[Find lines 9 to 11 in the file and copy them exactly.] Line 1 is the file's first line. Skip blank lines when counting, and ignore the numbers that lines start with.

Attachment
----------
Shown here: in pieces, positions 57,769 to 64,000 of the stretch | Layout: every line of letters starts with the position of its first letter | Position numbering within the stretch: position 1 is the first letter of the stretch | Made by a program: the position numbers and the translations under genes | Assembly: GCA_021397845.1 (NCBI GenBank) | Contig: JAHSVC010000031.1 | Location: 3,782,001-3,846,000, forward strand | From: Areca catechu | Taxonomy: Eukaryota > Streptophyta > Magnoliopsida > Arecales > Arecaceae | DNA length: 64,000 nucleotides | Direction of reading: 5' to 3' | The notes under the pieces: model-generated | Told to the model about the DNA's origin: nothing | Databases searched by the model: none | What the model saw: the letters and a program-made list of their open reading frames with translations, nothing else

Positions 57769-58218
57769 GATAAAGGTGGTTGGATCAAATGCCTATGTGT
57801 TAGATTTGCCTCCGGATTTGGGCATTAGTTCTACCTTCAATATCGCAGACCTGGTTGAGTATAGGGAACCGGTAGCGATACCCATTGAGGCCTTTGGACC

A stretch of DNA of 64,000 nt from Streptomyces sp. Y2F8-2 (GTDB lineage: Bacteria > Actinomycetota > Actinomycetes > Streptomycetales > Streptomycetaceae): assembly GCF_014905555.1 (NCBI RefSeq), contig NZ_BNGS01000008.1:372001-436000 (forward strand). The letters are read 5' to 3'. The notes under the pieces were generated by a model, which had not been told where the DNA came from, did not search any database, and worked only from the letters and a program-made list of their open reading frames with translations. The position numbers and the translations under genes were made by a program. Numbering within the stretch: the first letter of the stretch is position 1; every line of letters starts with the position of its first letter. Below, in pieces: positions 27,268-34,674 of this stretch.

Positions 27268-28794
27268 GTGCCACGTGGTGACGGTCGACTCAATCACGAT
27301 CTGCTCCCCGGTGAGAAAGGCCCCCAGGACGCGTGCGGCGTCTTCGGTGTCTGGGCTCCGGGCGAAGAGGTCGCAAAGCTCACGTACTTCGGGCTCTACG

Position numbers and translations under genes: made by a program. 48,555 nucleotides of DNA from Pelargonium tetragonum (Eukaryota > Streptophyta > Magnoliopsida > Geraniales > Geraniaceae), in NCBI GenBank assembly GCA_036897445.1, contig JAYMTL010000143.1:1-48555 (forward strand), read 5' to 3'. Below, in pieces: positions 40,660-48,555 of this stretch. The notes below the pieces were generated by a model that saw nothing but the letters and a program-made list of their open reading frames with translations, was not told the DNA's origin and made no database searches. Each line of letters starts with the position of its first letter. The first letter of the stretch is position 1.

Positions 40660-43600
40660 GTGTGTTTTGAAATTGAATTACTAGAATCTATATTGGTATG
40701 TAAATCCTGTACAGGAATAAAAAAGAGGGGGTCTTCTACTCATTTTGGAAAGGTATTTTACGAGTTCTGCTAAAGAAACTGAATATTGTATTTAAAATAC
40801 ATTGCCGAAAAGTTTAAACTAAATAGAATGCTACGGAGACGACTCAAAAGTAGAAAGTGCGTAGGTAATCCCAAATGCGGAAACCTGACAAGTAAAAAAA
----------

Position numbers and translations under genes: made by a program. 48,555 nucleotides of DNA from Pelargonium tetragonum (Eukaryota > Streptophyta > Magnoliopsida > Geraniales > Geraniaceae), in NCBI GenBank assembly GCA_036897445.1, contig JAYMTL010000143.1:1-48555 (forward strand), read 5' to 3'. Below, in pieces: positions 40,660-48,555 of this stretch. The notes below the pieces were generated by a model that saw nothing but the letters and a program-made list of their open reading frames with translations, was not told the DNA's origin and made no database searches. Each line of letters starts with the position of its first letter. The first letter of the stretch is position 1.

Positions 40660-43600
40660 GTGTGTTTTGAAATTGAATTACTAGAATCTATATTGGTATG